Life-Like (China) Van Sweringen 2-8-4 Berkshire

Introduced: 2004

This is a very impressive locomotive, although it is not without its flaws. Looks are superb and overall performance is outstanding. Out of the box, mine ran smooth as silk and as quiet as a mouse. Pick-up is excellent and slow speed creep is top notch. And major kudos to Life-Like for going with factory-installed Micro-Trains couplers on both the tender and the pilot. On the downside, there are no traction tires, so it is not a strong puller. Any more than about 7 or 8 cars and mine starts slipping on curves and grades. Also, it's a bit light on the nose end. Consequently, the front end tends to ride up when pulling very heavy loads through curves (thus derailing the forward drivers). There are various homebrew solutions to this latter problem (packing the nose with weight and remounting the drawbar closer to the drivers to name two). Also, applying "Bullfrog Snot" to the rear driverset goes a long way towards improving pulling power.

The chassis is all-metal and split-frame. The motor is a skew-wound five-poler. A small flywheel is mounted to the cab-end of the motor. Only the rear two sets of drivers are geared (with the forward two being turned by the cranks). All gearing is plastic. All 8 drivers and all 12 tender wheels provide pickup (the pilot and trailing trucks are electrically neutral). Current is transferred from the tender to the locomotive chassis via stiff wires embedded inside the plastic drawbar. PC boards providing directional lighting are mounted inside the tender and on the front of the locomotive chassis. The wheel flanges are low-profile, so no problems on Code-55 track. There is no specific provision for DCC.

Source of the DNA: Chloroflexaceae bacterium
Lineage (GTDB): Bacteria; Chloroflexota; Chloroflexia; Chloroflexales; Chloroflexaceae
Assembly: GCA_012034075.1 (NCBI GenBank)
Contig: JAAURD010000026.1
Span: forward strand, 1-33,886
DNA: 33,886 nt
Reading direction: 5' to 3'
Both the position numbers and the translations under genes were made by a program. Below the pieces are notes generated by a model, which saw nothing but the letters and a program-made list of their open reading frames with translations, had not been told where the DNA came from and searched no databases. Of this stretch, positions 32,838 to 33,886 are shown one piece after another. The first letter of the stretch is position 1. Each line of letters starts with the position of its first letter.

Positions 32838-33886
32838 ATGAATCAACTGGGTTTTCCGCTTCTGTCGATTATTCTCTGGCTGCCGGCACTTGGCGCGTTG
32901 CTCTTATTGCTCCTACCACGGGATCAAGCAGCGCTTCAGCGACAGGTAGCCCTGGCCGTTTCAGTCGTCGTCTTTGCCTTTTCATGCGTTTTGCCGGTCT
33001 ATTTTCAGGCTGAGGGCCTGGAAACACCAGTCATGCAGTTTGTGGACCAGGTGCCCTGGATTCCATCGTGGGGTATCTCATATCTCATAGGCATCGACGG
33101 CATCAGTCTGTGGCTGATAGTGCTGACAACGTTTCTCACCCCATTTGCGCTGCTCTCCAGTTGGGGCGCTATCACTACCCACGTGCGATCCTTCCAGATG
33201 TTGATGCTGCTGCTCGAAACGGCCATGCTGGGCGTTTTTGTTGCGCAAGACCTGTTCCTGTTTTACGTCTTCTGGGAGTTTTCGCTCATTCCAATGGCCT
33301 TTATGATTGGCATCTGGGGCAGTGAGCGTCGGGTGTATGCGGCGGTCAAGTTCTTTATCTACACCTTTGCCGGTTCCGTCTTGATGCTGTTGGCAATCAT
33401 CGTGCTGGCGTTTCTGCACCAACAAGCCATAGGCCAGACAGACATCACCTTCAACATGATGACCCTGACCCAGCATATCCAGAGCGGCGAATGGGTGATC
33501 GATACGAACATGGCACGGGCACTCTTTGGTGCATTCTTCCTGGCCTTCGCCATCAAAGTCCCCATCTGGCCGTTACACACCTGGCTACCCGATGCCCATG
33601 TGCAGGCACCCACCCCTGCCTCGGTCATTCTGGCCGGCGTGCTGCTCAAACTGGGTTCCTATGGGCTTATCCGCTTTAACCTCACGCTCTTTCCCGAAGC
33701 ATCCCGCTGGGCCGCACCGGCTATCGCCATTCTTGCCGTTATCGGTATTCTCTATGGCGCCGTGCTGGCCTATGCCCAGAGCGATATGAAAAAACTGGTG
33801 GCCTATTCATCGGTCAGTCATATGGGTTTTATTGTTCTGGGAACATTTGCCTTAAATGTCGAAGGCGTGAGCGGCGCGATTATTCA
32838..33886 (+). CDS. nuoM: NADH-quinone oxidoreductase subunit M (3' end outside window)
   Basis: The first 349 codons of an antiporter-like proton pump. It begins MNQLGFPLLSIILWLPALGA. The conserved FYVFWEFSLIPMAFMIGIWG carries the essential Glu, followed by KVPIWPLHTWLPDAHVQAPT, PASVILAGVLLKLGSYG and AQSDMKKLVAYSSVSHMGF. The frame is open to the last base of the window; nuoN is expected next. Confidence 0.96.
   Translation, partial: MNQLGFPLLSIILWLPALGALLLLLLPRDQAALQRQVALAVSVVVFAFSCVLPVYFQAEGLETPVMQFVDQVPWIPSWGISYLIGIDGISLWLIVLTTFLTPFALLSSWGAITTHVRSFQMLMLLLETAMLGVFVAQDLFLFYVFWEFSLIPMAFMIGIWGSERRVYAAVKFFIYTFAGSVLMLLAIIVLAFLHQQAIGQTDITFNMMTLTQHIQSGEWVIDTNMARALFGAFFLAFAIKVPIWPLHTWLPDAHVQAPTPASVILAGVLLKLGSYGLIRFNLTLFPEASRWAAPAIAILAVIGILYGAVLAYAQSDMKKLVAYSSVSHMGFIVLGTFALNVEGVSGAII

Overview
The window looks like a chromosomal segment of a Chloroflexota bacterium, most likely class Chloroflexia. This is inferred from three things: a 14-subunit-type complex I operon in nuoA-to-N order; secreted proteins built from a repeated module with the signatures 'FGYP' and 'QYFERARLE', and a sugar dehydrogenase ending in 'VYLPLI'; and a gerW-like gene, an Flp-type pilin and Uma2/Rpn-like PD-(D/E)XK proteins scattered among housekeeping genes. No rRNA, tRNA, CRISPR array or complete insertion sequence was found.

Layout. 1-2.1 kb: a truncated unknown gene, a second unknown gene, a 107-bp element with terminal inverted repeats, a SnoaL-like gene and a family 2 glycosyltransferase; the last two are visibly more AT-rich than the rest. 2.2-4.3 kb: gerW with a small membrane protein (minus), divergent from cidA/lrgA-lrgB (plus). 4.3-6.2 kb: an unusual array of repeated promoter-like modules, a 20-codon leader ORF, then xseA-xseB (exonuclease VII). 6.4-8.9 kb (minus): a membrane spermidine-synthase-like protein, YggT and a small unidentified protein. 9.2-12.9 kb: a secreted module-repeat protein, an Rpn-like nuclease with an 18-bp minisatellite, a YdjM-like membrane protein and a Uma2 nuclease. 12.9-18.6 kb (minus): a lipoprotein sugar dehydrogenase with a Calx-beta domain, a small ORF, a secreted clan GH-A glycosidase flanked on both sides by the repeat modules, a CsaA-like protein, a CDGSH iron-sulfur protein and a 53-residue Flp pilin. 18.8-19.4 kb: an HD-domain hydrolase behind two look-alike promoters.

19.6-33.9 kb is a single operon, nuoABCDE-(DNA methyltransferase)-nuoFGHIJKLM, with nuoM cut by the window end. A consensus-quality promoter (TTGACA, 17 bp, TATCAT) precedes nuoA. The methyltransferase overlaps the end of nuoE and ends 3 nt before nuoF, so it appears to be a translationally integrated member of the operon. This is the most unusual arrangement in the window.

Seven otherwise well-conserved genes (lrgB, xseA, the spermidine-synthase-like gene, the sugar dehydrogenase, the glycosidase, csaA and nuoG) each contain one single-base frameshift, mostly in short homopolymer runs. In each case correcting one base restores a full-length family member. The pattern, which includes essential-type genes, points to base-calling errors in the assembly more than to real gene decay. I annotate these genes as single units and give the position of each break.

If you're wondering how to get the tender to stay connected to the locomotive (as I did), check the box - there's a little plastic pin in there that plugs into the locomotive and holds the tender drawbar in place. Also, be careful when handling these things. If you're used to manhandling locomotives from the "bad old days" (where all of the details were molded on), you're going to wind up knocking all sorts of little fiddly bits off your Berk and then spending a whole lot of time with a pair of tweezers trying to get them all back on (don't ask me how I know this).

A number of minor modifications were made to this model between the first and second runs. The pilot coupler was lowered slightly (see picture), the filament bulbs in the tender and locomotive were replaced by LEDs, and electrical pickup was added to the forward tender truck. Contrary to urban myth, traction tires were not added (too bad, that).

First-run models can be identified by their livery and road numbers (except for the "undecorated" versions - you're on your own there):

First run:

- Chesapeake & Ohio #'s 2724 and 2736
- Pere Marquette #'s 1202 and 1209
- Nickel Plate #'s 717 and 738

In 2018, Atlas purchased the tooling for the Life-Like/Walthers line of N scale models (including this 2-8-4). So, it's possible that there may yet be another production run.